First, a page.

Creating a disaster recovery plan (DRP) is a difficult yet necessary task. It takes time to find one that meets your needs. Even then, most organizations don’t fully invest in it because of the time, money, and resources required to implement it. Unfortunately, they don’t realize that damages caused by a crash can outweigh what they invest in creating a DRP.
The number of online threats is increasing day by day. And we can expect this number to increase further in the future. With new threats emerging in 2022, it’s essential for organizations to regularly reassess their strategy.
In this article, we have listed down major signs why you need to review your DRP.
With time, a server’s performance begins to dip. Therefore, the chances of your organization’s system collapsing increase. This is a common scenario that you must prepare for. Changing an aging server can be costly and frustrating. However, doing so will help you improve business efficiency since your systems will no longer suffer from unexpected crashes. Likewise, a new server will incur fewer costs compared to an aging server prone to crashes.
It’s common for small and mid-sized businesses to rely too much on their IT teams. IT teams are responsible for analyzing, troubleshooting, and updating corporate and infrastructure assets. Having faith in the people you hired isn’t a bad thing. However, if your team lacks experience, security and maintenance issues can easily overwhelm them.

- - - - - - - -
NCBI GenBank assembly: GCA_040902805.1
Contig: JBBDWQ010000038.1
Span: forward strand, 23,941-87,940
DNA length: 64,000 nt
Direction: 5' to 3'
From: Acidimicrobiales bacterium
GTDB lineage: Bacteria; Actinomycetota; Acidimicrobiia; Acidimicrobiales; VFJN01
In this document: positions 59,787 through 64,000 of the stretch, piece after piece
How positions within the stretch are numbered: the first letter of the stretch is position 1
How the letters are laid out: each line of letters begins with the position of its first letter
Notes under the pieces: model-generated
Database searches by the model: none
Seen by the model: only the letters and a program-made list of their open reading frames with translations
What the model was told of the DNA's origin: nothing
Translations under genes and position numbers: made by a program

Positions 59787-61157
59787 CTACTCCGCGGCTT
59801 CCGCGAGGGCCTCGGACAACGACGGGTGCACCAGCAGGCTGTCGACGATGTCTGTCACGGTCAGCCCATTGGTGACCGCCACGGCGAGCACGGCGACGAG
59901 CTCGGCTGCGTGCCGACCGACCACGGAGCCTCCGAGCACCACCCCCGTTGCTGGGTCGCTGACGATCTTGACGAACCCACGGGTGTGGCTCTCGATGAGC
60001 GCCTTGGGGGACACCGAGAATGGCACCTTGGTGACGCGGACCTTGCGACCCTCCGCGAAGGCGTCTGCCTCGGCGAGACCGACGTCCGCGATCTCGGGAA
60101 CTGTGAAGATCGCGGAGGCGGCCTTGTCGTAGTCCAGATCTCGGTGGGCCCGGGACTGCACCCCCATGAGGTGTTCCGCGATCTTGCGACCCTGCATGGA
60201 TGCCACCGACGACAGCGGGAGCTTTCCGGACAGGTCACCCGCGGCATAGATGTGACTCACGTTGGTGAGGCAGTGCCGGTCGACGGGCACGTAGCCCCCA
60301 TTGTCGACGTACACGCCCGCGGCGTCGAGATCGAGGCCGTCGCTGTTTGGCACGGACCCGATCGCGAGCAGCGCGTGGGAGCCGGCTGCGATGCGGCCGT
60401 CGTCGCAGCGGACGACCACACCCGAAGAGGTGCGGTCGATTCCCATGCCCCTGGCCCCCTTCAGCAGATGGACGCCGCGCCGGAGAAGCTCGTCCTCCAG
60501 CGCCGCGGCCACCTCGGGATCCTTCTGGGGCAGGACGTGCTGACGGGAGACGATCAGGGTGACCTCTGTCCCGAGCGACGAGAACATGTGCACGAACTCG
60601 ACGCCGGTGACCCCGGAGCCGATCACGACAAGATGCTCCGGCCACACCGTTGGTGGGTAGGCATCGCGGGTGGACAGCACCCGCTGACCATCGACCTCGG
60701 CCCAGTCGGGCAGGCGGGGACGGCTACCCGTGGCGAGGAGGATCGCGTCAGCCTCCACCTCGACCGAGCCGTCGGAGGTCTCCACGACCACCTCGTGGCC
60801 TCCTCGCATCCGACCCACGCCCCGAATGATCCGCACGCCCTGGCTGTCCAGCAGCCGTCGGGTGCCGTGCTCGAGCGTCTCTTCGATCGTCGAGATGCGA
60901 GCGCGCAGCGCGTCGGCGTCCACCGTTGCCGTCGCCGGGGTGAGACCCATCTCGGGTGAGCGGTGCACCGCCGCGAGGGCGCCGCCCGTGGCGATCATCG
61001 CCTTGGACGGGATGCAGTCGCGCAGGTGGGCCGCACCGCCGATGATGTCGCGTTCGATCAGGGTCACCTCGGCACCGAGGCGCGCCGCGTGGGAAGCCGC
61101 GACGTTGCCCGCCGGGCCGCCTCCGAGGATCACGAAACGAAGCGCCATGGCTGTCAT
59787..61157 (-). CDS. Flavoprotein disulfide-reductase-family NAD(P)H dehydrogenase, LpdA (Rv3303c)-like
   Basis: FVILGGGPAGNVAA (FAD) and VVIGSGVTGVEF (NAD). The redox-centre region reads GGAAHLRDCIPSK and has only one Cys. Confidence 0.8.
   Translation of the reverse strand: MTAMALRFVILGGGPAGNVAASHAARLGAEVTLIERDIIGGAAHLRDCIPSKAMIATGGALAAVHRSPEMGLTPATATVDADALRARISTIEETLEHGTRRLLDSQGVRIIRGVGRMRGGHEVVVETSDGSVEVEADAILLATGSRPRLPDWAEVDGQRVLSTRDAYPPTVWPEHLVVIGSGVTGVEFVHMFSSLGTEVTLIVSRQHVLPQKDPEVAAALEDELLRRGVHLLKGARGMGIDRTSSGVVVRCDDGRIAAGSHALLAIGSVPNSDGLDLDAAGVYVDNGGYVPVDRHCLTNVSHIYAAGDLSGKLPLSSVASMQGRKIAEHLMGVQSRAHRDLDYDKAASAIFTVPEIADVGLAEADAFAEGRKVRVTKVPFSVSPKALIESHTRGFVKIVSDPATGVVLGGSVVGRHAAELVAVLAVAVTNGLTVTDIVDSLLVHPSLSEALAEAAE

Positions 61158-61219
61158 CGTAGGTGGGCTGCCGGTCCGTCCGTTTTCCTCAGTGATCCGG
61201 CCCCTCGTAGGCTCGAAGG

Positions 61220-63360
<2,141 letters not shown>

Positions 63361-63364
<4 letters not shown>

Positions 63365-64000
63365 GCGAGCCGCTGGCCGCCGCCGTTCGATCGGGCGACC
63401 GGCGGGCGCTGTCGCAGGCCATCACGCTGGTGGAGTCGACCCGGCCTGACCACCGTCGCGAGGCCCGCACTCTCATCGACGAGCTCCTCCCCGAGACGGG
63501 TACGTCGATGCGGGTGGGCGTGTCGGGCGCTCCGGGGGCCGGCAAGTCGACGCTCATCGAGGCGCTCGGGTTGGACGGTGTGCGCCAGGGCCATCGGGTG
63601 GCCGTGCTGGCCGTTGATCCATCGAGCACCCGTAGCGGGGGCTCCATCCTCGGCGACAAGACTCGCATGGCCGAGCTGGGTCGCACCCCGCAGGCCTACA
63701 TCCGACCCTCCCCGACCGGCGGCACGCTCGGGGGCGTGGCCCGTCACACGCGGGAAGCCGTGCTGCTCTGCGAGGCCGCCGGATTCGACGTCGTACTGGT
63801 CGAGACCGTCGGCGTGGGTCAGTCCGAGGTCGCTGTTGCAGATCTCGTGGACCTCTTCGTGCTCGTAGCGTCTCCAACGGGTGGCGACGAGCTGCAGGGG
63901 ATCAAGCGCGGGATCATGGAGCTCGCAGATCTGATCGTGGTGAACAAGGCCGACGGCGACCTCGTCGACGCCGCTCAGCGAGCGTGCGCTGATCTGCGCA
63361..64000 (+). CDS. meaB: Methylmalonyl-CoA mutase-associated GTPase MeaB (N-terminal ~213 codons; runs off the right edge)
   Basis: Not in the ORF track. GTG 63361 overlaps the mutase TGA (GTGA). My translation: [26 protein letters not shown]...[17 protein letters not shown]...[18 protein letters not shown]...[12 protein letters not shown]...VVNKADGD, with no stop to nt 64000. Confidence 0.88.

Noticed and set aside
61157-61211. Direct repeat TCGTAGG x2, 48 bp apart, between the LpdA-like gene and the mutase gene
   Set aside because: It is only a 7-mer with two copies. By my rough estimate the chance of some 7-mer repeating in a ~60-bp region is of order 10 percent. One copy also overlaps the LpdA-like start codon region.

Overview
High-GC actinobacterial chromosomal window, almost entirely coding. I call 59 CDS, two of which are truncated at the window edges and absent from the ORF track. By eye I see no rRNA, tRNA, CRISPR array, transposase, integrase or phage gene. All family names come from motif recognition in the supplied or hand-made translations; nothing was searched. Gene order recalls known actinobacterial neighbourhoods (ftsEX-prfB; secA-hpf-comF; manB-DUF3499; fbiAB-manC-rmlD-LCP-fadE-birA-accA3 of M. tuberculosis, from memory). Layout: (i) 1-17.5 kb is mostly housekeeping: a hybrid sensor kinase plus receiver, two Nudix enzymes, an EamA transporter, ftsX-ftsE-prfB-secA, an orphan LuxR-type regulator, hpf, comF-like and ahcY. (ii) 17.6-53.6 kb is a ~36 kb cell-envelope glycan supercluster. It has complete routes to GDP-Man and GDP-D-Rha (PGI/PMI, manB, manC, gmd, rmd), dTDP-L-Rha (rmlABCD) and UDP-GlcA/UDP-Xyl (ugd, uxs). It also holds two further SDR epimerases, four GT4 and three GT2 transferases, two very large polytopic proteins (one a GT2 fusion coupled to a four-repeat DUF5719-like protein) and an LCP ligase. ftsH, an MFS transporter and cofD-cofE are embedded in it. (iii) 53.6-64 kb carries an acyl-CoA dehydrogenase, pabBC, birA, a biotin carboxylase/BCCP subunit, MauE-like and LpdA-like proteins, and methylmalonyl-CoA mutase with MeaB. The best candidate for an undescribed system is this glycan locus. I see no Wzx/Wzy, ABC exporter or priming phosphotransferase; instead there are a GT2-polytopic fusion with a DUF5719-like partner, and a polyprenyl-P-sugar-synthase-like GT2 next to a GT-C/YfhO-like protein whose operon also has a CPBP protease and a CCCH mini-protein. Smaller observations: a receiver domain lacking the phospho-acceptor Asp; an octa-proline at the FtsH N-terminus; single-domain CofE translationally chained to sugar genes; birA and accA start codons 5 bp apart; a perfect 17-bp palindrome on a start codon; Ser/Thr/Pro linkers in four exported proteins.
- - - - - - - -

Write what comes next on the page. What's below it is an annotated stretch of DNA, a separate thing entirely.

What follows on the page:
If your IT team is fully occupied with fixing daily issues, it can be hard for them to pay attention to essential system upgrades. Even if they vigilantly update the system, they can miss key changes that impact the existing systems, resulting in misconfigurations. As a result, computers, laptops, and other devices in your organization can easily become incompatible with critical applications, causing significant downtime.
Large RPO and RTO Windows
DRP often comprise two key elements, namely Recovery Time Objectives (RTOs) and Recovery Point Objectives (RPOs).
RTO outlines the timeframe of a data recovery process, letting us know how much time we have from beginning to completion of the restoration process.
On the other hand, RPO defines the estimated amount of information an organization can lose in the event of a complete outage. All team members try their best to reduce RTOs and RPOs. Ensuring both these values enables organizations to experience fewer costs, higher productivity, less downtime, and a lower loss of credibility.